Somali rebels say UN food agency still banned

Fri Jul 22, 2011 3:16pm GMT

By Ibrahim Mohamed

MOGADISHU (Reuters) - Islamist rebels in Somalia -- who control the parts of the country where famine was declared this week -- have said aid agencies they expelled from those areas last year cannot return, reversing a previous pledge.

The al Qaeda-linked al Shabaab militants imposed a ban on food aid in 2010, which the U.N. and Washington say has worsened the crisis, before appearing to reverse it last week.

The U.N. World Food Programme (WFP) was among several groups ordered out of rebel areas which are now preparing to return, describing the situation in Somalia as "extremely dire".

The United Nations told Reuters it had not heard about any new position from the rebels and planned to take last week's pledge at face value and push ahead with food shipments by air and sea.

Al Shabaab had promised to allow relief agencies with "no hidden agendas" greater access to their territory.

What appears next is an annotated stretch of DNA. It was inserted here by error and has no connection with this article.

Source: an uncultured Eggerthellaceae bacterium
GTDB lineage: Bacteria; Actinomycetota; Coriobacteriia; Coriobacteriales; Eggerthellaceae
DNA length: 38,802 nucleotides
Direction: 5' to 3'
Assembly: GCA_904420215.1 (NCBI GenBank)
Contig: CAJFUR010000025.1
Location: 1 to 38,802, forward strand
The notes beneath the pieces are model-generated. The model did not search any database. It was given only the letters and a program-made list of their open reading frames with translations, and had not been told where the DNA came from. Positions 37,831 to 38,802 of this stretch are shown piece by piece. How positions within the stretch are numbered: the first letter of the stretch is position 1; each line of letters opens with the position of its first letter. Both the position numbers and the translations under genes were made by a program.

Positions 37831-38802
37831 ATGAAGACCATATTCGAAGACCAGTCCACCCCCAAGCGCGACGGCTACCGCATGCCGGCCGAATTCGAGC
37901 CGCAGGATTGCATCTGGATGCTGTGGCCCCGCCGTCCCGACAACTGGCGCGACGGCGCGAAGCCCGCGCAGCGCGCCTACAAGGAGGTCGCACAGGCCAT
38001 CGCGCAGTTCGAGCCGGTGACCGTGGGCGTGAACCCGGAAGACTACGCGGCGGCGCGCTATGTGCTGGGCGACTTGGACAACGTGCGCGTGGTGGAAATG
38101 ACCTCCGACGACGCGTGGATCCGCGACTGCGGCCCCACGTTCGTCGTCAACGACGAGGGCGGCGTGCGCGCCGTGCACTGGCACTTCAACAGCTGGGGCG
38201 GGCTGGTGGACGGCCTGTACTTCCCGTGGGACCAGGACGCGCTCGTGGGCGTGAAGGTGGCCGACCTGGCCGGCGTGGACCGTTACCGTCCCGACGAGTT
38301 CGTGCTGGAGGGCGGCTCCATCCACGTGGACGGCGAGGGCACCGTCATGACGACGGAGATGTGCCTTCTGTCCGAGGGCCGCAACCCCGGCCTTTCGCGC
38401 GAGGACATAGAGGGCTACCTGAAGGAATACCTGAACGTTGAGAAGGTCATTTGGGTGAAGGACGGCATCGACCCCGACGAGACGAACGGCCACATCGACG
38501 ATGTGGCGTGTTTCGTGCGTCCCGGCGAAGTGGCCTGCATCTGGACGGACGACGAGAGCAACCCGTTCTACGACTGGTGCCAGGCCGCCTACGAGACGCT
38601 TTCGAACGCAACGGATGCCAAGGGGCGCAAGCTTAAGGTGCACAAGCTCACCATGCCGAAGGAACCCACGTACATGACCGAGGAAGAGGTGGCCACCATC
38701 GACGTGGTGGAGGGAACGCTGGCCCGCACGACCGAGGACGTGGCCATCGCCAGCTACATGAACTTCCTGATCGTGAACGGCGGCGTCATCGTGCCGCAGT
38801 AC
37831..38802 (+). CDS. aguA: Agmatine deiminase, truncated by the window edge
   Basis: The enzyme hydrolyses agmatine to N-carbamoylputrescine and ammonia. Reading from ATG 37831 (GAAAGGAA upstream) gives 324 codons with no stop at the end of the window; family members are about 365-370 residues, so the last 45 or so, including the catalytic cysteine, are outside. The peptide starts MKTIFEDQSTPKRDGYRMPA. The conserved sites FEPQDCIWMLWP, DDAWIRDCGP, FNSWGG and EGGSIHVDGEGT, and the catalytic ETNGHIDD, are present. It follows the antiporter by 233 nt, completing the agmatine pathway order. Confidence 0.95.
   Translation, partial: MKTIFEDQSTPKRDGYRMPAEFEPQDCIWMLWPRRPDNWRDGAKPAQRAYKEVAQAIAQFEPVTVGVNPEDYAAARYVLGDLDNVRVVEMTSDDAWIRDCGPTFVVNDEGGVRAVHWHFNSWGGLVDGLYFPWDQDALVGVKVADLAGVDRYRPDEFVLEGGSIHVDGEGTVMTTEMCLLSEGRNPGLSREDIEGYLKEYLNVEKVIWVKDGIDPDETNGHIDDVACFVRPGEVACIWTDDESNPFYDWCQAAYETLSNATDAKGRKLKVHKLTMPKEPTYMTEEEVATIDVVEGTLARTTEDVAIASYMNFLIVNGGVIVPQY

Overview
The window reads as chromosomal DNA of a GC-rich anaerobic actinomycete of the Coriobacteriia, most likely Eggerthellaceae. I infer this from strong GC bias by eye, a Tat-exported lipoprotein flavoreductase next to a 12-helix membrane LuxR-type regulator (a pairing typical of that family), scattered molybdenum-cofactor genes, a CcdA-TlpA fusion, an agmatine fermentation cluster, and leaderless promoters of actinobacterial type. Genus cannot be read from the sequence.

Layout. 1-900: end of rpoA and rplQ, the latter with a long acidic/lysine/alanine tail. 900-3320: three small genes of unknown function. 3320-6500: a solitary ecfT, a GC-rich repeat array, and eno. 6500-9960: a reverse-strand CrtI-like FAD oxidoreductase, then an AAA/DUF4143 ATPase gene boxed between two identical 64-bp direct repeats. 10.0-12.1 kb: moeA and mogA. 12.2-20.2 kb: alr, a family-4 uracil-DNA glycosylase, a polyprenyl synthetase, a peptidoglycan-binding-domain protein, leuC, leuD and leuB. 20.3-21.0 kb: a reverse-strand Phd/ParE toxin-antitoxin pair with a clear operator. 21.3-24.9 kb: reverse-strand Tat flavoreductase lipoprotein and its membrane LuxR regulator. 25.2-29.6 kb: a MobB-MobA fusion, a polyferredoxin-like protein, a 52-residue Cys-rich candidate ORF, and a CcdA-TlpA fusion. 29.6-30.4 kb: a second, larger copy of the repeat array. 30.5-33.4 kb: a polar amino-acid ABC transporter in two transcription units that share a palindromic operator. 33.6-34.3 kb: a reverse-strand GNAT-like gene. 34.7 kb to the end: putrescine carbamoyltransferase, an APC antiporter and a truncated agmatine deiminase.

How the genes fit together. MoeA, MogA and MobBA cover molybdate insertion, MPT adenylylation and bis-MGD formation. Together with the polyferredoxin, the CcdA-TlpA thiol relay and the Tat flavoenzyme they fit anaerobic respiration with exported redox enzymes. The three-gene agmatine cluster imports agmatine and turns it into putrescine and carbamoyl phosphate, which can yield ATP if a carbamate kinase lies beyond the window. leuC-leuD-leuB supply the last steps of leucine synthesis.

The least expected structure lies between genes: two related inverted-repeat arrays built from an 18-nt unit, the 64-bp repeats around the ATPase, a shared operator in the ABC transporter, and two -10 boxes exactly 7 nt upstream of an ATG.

"The so-called aid agencies that were already banned and named are not part of the agencies we free to work in al Shabaab areas," al Shabab spokesman, Ali Mohamud Raghe, told a news conference late on Thursday in a rebel-held part of capital Mogadishu.

"They had problems with people and had a hidden agenda. We shall also expel any agency that causes problems for Muslim society," he added, urging hungry Somalis to stay in their homes and wait for the rain to come rather than going to foreign-run refugee camps.

Some 10 million people are affected by famine and drought in a region, dubbed the "triangle of death" by local media, that straddles Kenya, Somalia and Ethiopia.   Continued...

A woman carries her baby in a camp established by the Somali Transitional Federal Government (TFG) for the internally displaced people in Mogadishu July 20, 2011.  REUTERS/African Union-United Nations Information Support Team/Stuart Price/Handout
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